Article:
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On Island Profile: Carolyn Keys


May 8, 2006 — St. Croix's Carolyn Keys has been working to heal wounds from the Burundi genocide. She has been to the African country three times and plans to return again soon.
Burundi does not get the attention some of its neighbors — the Congo, Kenya, Rwanda, and Uganda – get, but Keys told a gathering at St. Croix Reform Church Sunday that the killing there was every bit as bad. According to the CIA World Fact Book, ethnic violence between Hutu and Tutsi factions has claimed over 200,000 Burundians during a dozen years of war.
Keys said that Burundi is in a way like St. Croix, where its neighbors to the north get all the attention.
She also said in working with people in the Central African country, about the size of the state of Maryland, that she saw another similarity between there and St. Croix. She said, "It could happen here. We can be very cruel to each other." She said that some groups of people on St. Croix felt "disempowered" and many groups were suspicious of other groups.
Keys arrived in Burundi in 2000, although most of the violence had subsided by then, she said there were nights when she and her hosts "hearts beat fast" as they saw tracer bullets being fired from one side of the village to the other.
Her skill and expertise is in helping people recover from traumatic events – accidents, abuse or torture.
Before going to Burundi, she worked in the field stateside for nine years.
Her first visit to Burundi lasted two years. She said, "I trained people to recognize trauma and how to respond to it."
She said when she first arrived there, as part of a Quaker Peace Team, there was only one office dealing with trauma victims. No one at the office had a vehicle the first 17 months, so staff did a lot of walking.
When she returned to the country later she found that 24 offices had been established in the country of 8 million people.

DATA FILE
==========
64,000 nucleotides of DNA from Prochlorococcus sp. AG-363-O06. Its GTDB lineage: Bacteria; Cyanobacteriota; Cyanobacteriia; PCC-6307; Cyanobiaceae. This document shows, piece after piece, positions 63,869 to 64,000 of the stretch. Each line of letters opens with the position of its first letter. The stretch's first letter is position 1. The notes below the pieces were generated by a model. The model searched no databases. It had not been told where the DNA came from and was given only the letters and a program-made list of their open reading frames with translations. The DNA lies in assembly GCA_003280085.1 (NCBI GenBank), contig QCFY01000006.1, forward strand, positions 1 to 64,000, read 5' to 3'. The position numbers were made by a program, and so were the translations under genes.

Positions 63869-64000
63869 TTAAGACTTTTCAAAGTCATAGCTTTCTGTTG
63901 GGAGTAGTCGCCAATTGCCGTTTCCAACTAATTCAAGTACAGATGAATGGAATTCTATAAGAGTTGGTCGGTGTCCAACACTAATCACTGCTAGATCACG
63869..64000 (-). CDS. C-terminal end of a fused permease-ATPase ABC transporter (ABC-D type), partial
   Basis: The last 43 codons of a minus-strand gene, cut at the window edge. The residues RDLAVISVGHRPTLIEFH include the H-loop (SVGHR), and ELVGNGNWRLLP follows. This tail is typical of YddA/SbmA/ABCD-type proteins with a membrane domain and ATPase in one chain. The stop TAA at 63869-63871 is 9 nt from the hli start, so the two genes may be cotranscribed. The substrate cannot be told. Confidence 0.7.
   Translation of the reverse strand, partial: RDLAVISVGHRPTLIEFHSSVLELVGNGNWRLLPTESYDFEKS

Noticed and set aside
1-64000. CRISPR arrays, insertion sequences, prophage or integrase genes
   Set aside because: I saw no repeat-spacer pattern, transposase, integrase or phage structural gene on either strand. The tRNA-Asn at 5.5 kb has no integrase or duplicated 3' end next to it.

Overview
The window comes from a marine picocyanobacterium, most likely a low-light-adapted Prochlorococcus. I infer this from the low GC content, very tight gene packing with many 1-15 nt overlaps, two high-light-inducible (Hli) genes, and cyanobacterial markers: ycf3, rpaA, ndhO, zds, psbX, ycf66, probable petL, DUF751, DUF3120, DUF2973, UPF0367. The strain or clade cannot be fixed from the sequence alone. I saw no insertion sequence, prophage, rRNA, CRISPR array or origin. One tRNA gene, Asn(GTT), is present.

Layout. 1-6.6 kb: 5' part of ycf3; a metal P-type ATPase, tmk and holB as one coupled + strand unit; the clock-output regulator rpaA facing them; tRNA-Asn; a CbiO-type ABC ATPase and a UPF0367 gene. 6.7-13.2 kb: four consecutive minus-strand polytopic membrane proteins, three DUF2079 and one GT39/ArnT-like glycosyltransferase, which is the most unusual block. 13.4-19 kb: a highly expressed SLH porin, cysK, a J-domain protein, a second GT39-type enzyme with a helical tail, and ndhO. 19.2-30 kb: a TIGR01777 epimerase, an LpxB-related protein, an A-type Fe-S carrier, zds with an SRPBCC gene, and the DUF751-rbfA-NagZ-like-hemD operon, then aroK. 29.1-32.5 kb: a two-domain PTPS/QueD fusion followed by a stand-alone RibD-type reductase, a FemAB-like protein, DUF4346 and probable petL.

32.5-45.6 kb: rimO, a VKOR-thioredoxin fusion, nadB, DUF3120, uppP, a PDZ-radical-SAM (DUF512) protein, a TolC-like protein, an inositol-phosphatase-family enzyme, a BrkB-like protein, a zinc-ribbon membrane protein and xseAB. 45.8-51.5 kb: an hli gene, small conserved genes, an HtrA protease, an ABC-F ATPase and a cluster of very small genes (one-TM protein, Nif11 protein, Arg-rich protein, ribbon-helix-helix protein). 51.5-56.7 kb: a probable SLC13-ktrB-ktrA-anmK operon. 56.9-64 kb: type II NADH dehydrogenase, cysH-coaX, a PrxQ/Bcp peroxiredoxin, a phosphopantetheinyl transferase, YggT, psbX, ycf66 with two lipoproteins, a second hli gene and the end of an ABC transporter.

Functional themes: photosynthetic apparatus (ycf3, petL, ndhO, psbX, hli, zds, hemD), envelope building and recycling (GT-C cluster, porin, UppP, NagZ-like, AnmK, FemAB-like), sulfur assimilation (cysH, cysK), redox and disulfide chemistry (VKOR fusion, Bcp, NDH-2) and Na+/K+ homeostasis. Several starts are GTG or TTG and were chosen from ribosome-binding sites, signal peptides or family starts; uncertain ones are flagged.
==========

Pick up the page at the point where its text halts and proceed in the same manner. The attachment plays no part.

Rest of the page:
She said life expectancy in the country is only 41 years. The CIA's estimate is 50.
No matter, each calculation is more than 20 years shorter than the life expectancy of a U.S. resident. Keys said she was considered an elder there and treated with great respect. She celebrated her 62nd birthday in the country.
The Quaker program, of which she is part, is the African Great Lakes Initiative. The Kagera, which runs through Burundi, drains into Lake Victoria. The other great lake in the region is Lake Tangankay.
The initiative, according to the Quaker Web site, "strengthens, supports, and promotes peace activities at the grassroots level."
As Keys seems to have a hard time getting the tragedy of Burundi out of her system, she also has a problem staying away from the beauty of St. Croix.
She came for her honeymoon in July 1969. She came back for her first anniversary and stayed for the next 19 years.
She came back for good at the end of 2002. What she says she likes about the island is "the diverse cultures here, the people, so many long time friends, the beauty of the place–the skies, the sea, the hills. It's my home, I started my marriage, birthed and raised both children here, had many wonderful though challenging years here."
While living on St. Croix she has worked as a medical and psychiatric social worker at the Community Mental Health Program. For five years she had a private practice as a clinical social worker. She also taught classes at a private high school and sold real estate for a few years.
During 12 years in New Jersey, she worked at two physical rehabilitation hospitals — Kessler Institute and Children's Specialized Hospital.
She said Sunday night, "Now I'm a retired social worker, doing what I really love: volunteer work."
That volunteer work covers a broad spectrum. She plans to go back to Burundi, as a consultant, perhaps September this year, for the Trauma Healing and Reconciliation Services.
She is also the volunteer coordinator of the Alternatives to Violence Program, which she introduced here and which is now a program of the Interfaith Coalition of St. Croix.
It is not hard to find what motivates her. She wrote in an e-mail, "It is my Quaker faith that inspires my involvement in my community which is the whole world, wherever the openings occur to live out my testimonies of simplicity, justice, truth, working against war and the causes of war, poverty, oppression and injustice."
She ended her Sunday morning talk with what she called a commercial. She said much more help is needed in Africa and anyone interested should contact her at via e-mail.
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